RE: Kline article in PSCF

Garry DeWeese (deweese@ucsu.Colorado.EDU)
Sun, 7 Apr 1996 15:25:27 -0600 (MDT)

On Sun, 7 Apr 1996, Keith B Miller wrote:

> I would argue that truth can be apprehended and communicated in a great
> variety of ways. An artist, poet, dancer, etc can communicate truth just
> as surely as a scientist - and can communicate some truths with much
> greater clarity. The truth I discover as a scientist is not more sure or
> higher than that grasped and communicated by the artist.
I think there is some confusion in this statement. If truth is
correspondence with reality (the oldest and still the best theory of
truth), then truth is a property of propositions. Not dances, not works
of art, but propositions. Now one can interpret works of art as
communicating propositions, but the further from statements expressed
verbally a work of art is, the harder such an interpretation will be to
validate. Thus poetry can be interpreted as communicating propositions;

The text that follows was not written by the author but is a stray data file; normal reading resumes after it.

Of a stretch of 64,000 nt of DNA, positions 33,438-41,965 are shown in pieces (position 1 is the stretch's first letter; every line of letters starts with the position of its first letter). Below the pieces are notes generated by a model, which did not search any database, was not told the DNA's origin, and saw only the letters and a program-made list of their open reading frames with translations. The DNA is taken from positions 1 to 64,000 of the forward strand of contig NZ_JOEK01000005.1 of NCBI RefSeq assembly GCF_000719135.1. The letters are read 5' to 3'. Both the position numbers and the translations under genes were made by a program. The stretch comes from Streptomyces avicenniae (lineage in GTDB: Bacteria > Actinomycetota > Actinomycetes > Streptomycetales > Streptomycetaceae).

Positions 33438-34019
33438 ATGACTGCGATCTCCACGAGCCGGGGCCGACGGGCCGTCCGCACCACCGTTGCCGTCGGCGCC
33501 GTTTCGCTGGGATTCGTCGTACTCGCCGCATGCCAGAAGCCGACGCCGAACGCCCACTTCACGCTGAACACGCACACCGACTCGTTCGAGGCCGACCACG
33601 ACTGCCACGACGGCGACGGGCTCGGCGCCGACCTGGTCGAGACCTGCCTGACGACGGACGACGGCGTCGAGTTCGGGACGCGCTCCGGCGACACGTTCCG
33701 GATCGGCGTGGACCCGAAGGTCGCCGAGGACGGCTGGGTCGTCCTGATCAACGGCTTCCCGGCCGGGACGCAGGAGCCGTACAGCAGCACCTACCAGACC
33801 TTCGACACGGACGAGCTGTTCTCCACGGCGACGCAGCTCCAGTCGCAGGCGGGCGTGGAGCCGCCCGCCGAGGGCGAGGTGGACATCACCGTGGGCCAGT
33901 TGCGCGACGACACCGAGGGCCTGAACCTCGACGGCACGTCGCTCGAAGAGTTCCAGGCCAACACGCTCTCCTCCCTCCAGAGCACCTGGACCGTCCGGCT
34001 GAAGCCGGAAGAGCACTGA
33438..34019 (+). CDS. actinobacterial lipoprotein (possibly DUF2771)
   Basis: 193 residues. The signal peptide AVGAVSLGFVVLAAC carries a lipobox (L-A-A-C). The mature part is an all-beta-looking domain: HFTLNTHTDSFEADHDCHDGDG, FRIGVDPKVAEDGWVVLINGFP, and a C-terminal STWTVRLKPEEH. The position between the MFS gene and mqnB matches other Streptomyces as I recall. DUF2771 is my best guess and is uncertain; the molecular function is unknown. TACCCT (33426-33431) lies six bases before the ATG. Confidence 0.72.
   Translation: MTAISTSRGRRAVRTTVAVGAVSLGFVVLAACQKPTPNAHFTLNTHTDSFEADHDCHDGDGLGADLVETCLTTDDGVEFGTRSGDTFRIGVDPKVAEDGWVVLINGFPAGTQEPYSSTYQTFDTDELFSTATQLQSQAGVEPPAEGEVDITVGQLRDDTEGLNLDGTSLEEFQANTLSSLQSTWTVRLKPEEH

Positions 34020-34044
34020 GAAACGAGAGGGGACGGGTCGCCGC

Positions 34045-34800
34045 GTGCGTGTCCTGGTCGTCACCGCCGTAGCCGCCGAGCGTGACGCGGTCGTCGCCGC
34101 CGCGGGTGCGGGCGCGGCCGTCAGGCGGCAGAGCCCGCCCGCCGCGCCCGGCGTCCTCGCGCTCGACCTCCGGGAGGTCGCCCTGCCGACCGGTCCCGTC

painting can approximately be so interpreted given the historical
context, the prevailing artistic forms, etc, but with great difficulty; but
dance? We should not confuse the communication of emotions attached to a
proposition, or communication of an existential commitment to the truth
of a proposition, with truth itself.

>God is so beyond
> my grasp that to understand Him even in part would require all forms of
> human expression available.

No, to understand him in part all that is required is a true proposition
about his nature.

> Since the type of communication does not
> determine whether something is true or not, I am free to examine each
> scriptural passage with an openess to the type of literature that may be
> involved.

I would hold that the type of communication does determine whether truth
is communicated or not. "Shut the door!" is neither true not false, but
it still achieves the purpose of communication. Similarly, expressions of
emotion are neither true nor false per se. I think one reason why
science, especially physics and chemistry, are viewed as paradigm cases
of truth is because their findings can quite easily be expressed

Garry DeWeese